Presentation on theme: "1 Building Pro-rural Economic Institutions in China – What Can the Reforms of Rural Credit Cooperatives Achieve? Yuk-shing CHENG Department of Economics."— Presentation transcript:
1 Building Pro-rural Economic Institutions in China – What Can the Reforms of Rural Credit Cooperatives Achieve? Yuk-shing CHENG Department of Economics Hong Kong Baptist University
2 Introduction (1): Rural unrests There has been growing rural unrests since the early 2000s – recurring farmers protests, riots and demonstrations. Major causes: Falling agricultural prices for consecutive years starting from late 1990s Excessive tax burdens of peasants Excessive expropriation of farmland without sufficient compensation Financial disintermediation due to outflow of funds to urban areas. There has been a change of the policies sine 2003 Channeling more resources to rural areas – relatively easy Building pro-rural institutions – take longer time
3 Introduction (2): Objectives of this presentation Analyze the problem of rural finance in the past, with special attention to rural credit cooperatives (RCCs) Analyze and evaluate the RCC reforms started in
4 Financial disintermediation (1) Rural financial system in the 1980s Loans for agricultural uses and for rural enterprises came mainly from the Agricultural Bank of China (ABC) and the rural credit cooperatives (RCCs). RCCs are not really cooperatives. They were run more like the branches of the ABCs. Due to bad managements and policy factors, both ABC and RCCs have high ratios of non- performing loans.
5 Financial disintermediation (2) Commercialization of state banks China introduced reforms to its state banking system. Policy banks were established while the major state banks were required to commercialize. ABC reduced its county-level branches and offices from 60,000 to 44,000 during Loans: Total 1,367 billion (98) 1,858 billion (02) Agricultural use 178 billion (98) 124 billion (02) Rural enterprises 190 billion (99) 154 billion (02)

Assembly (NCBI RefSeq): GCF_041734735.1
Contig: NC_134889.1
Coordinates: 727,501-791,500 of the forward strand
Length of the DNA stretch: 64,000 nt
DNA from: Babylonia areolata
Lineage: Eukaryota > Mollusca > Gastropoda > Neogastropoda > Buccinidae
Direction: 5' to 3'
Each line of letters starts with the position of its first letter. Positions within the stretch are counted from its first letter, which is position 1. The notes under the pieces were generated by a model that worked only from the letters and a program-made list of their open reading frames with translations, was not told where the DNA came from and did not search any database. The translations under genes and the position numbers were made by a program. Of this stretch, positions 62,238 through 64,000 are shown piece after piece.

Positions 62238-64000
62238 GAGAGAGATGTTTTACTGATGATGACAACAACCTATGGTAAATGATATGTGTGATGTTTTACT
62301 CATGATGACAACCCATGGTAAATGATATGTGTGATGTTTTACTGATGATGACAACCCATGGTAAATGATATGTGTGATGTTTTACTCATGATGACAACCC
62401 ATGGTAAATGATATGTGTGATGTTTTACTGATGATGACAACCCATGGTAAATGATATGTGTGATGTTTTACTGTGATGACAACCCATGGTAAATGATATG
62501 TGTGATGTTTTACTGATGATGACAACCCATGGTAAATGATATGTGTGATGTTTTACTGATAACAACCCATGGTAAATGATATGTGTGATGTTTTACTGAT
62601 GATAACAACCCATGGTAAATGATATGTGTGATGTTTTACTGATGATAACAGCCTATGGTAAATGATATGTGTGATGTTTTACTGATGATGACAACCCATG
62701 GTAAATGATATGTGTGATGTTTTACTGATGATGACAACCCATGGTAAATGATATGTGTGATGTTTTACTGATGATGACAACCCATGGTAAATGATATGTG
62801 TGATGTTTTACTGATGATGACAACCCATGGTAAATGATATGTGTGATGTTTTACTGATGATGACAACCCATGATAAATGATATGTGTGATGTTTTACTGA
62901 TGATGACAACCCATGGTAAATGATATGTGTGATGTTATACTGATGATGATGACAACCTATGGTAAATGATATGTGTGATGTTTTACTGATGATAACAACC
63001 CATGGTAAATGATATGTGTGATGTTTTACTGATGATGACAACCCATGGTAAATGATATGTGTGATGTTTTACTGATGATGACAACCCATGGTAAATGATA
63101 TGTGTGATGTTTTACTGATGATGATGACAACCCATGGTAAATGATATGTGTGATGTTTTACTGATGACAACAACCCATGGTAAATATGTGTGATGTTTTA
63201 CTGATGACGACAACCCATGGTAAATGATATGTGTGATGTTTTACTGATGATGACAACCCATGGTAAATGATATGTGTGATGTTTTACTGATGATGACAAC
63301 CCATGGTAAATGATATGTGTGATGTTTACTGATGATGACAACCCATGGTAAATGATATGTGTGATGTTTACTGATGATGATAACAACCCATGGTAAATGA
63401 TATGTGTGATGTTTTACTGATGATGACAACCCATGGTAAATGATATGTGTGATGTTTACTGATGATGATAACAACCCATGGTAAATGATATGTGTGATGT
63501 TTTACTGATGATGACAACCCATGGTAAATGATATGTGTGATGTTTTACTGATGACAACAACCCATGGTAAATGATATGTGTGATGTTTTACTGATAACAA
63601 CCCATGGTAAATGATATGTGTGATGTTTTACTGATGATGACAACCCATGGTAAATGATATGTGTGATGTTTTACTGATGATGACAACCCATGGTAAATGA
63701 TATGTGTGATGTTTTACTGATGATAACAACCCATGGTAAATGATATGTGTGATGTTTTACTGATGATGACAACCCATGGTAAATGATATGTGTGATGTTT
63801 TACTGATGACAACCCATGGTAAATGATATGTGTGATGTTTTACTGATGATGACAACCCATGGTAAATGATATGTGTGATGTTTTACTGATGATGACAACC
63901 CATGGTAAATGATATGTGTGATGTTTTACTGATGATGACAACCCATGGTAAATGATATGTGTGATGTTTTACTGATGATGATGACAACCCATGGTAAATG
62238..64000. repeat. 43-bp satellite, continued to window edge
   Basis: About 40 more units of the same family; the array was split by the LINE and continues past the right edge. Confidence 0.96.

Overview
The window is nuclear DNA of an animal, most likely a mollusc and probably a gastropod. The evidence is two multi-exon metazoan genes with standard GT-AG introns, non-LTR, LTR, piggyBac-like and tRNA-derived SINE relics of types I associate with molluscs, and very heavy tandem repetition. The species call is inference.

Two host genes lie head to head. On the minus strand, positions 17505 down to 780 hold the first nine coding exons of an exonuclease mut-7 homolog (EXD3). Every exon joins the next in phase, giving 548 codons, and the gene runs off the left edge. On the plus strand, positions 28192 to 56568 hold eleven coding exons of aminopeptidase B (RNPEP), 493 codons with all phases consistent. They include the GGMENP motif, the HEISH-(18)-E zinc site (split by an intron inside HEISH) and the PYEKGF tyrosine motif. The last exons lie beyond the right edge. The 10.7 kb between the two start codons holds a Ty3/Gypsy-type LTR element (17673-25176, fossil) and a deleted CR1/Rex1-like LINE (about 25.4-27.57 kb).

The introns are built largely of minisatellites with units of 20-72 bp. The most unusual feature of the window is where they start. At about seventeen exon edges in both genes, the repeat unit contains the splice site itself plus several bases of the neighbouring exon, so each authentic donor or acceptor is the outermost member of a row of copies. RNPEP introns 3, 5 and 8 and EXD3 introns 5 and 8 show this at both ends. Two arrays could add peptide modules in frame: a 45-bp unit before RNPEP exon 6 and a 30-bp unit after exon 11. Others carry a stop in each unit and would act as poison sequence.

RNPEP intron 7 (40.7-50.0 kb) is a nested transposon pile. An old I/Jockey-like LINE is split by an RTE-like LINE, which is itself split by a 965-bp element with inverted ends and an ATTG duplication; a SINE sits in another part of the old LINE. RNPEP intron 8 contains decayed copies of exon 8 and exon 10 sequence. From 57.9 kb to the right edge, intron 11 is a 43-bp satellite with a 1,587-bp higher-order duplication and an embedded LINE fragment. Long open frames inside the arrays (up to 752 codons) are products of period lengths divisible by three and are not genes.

6 Financial disintermediation (3) Outflow of capital to urban sector Encouragement of postal savings: 128 billion (96) 442 billion (02) RCCs were required to put reserves and deposits in the central bank and to purchase government bonds. Total outflow of capital from rural to urban areas: 328 billion (97) 447 billion (02)
7 Major Objectives of the RCC reform started in The first objective is to clear the financial burdens of the RCCs that have been historically accumulated. The second one is to establish a system of RCCs that could serve the rural areas. This system should be operated in a new fashion that can guarantee its financial viability.
8 Major measures Inject funds to the system (with incentive mechanism for the RCCs and local governments to improve the financial performance) Change the governance structure Allow the RCCs to transformed into different legal entities Shareholding banks Cooperative banks RCCs merged into single legal persons at county level Designated the responsibility of administering the RCCs to provincial governments.
9 Progress and Problems Big improvement of financial performance of the RCCs shortly after the start of the reforms Bureaucratization of the RCC system or improved governance structure? Long-term problem: RCCs could become an easy arm of the provincial governments to channel credits to its bet projects? Suppressing or facilitating new forms of rural financial institutions?